Bice impressed by pace of Selma intervention
For the Alabama superintendent of education, the intervention into a local area school is going as planned.
State Superintendent of Education Dr. Tommy Bice shared his thoughts Tuesday on how the state intervention into the Selma City School System is going. For Bice, the intervention is producing positive results.
“I could not be more pleased on how quickly the folks that are in Selma have responded to the intervention in, overall, a very positive way,” Bice said. “We’ve been extremely pleased with people at the school level and their desire to want to do what’s right for the children in Selma, so we’re very encouraged there.”
Bice said the Selma City School Board has done well in cooperating with the intervention team, with an exception to recent incident involving personnel.
Acting Selma Superintendent of Education Larry DiChiara sent a memorandum in June to the Selma City School Board notifying certain members that their actions are violating polices and procedures.
The memorandum, which cited various violations of the code of conduct, was sent shortly after a 2-2 vote on the proposal to name Aubrey Larkin the new Selma High principal and again on a proposal to name Shayla McCray the new Clark Elementary principal.
“I think there were a couple of times when some of the personnel actions, which we understand in a intervention are never easy, had to be made,” Bice said. “Sometimes boards struggle with those, and I think we saw a little bit of that. Again, we had some discussion there, and the board seems to be on board.”
A major change in leadership came when then Selma Superintendent of Education Gerald Shirley, curriculum coordinator Wanda McCall and testing coordinator Mamie Solomon departed from the system.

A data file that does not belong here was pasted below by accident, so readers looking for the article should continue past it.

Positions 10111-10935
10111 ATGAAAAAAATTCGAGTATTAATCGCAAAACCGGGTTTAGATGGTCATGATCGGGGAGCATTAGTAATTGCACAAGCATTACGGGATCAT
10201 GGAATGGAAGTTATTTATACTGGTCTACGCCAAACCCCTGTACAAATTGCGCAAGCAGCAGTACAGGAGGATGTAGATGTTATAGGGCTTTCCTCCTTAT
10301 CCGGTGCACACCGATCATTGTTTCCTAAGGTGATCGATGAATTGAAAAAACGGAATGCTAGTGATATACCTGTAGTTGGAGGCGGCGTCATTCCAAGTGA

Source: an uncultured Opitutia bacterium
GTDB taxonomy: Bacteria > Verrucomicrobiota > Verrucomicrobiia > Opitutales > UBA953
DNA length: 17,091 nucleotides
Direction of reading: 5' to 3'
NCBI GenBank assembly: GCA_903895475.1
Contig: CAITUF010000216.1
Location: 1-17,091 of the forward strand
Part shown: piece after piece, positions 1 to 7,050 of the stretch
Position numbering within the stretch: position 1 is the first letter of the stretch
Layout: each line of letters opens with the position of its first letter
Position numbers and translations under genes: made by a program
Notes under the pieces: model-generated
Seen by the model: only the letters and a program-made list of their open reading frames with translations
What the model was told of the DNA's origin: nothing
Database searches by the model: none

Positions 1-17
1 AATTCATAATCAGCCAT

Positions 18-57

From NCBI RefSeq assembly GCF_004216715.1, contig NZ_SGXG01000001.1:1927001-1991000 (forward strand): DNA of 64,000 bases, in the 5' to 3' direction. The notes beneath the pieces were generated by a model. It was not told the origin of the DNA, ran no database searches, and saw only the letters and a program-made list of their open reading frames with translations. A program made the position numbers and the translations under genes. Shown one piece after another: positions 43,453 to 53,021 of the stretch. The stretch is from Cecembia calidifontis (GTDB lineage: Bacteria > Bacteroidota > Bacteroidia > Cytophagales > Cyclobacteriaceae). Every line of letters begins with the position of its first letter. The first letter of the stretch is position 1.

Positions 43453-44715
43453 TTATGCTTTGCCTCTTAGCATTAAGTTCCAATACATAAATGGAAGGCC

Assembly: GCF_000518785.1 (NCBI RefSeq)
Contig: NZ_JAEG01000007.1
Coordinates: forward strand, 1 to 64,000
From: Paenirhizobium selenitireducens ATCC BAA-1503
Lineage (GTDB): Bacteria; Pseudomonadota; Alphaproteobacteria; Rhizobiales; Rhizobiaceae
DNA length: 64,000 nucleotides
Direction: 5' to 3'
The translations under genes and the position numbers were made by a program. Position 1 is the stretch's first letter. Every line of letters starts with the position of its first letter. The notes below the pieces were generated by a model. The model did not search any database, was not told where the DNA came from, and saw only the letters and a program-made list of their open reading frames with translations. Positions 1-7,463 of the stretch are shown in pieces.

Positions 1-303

The three were originally placed on administrative leave in February, at the beginning of the state’s intervention.
In May, DiChiara made a recommendation to Bice for Shirley, McCall and Solomon’s termination. Hearing to contest the recommendation were scheduled for June but later cancelled.
“An amicable agreement” for three to leave the system was reached in early July.
“At the end of the day the buck stops at the top. When things occur that aren’t unnecessarily right for the children, then those individuals have to take responsibility for it, and they have,” Bice said “We’re now moving forward. We’ve wished them well and it’s in the past.”
Another major change made since the intervention is the ongoing process to convert Byrd Elementary into an early learning center for pre-school students that will allow a school that once held about 100 students to serve 300 to 400 preschool students.
Bice said because Selma may have once of the largest number of pre-k classes, it only makes sense that they be housed together.
“I think the consolidation of all those pre-k programs is brilliant,” Bice said. “It gives you the ability to leverage all of the expertise and financial support and instructional support in some place.”
Selma City School Board Henry Hicks Sr. said he pleased to hear Bice’s positive comments about how the system is handling the intervention.
“I think we are trying to make sure we work closely with them to make sure that we get our system back to where it needs to be,” Hicks said. “I’m ecstatic about where we are right now, and I think we’re moving our system in the right direction. I think Dr. DiChiara and his team are during a great job in repairing our system.”